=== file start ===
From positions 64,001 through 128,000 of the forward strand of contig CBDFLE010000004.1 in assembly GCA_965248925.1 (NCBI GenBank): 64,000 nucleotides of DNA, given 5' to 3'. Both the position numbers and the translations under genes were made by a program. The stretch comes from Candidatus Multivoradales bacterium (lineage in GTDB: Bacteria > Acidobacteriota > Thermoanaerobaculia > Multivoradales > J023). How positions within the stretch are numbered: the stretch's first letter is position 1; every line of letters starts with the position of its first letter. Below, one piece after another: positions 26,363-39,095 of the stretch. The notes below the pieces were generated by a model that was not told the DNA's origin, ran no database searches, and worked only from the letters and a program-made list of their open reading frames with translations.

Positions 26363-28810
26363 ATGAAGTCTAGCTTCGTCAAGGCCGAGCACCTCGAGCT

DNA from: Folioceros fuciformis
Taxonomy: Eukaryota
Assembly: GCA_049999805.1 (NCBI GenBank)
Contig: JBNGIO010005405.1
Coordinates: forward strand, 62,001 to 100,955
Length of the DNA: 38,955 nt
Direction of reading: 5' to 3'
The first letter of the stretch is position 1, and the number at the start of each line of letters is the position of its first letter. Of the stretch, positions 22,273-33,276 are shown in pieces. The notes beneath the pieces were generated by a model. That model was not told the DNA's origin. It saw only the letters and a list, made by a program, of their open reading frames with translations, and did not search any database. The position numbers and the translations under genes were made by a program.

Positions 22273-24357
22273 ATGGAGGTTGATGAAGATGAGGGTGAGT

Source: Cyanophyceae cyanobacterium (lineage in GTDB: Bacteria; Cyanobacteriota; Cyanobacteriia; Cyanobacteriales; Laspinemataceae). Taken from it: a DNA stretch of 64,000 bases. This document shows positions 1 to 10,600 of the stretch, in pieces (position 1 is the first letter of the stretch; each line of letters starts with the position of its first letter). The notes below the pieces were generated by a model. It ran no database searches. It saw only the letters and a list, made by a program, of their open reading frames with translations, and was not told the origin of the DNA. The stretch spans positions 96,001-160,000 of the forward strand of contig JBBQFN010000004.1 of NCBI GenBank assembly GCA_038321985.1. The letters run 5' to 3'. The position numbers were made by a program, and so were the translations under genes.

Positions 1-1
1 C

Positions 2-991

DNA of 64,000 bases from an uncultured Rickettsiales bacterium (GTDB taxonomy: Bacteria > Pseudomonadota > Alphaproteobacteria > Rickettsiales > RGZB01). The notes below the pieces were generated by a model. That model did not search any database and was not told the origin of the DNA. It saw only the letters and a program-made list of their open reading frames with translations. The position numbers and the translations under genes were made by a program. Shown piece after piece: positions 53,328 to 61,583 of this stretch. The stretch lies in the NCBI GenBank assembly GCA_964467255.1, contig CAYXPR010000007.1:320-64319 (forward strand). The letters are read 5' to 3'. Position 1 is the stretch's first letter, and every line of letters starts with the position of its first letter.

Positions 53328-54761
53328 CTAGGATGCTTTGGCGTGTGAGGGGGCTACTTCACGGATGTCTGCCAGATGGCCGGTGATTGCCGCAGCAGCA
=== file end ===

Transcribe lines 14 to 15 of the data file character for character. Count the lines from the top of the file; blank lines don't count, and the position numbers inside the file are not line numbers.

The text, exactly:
Source: Cyanophyceae cyanobacterium (lineage in GTDB: Bacteria; Cyanobacteriota; Cyanobacteriia; Cyanobacteriales; Laspinemataceae). Taken from it: a DNA stretch of 64,000 bases. This document shows positions 1 to 10,600 of the stretch, in pieces (position 1 is the first letter of the stretch; each line of letters starts with the position of its first letter). The notes below the pieces were generated by a model. It ran no database searches. It saw only the letters and a list, made by a program, of their open reading frames with translations, and was not told the origin of the DNA. The stretch spans positions 96,001-160,000 of the forward strand of contig JBBQFN010000004.1 of NCBI GenBank assembly GCA_038321985.1. The letters run 5' to 3'. The position numbers were made by a program, and so were the translations under genes.

Positions 1-1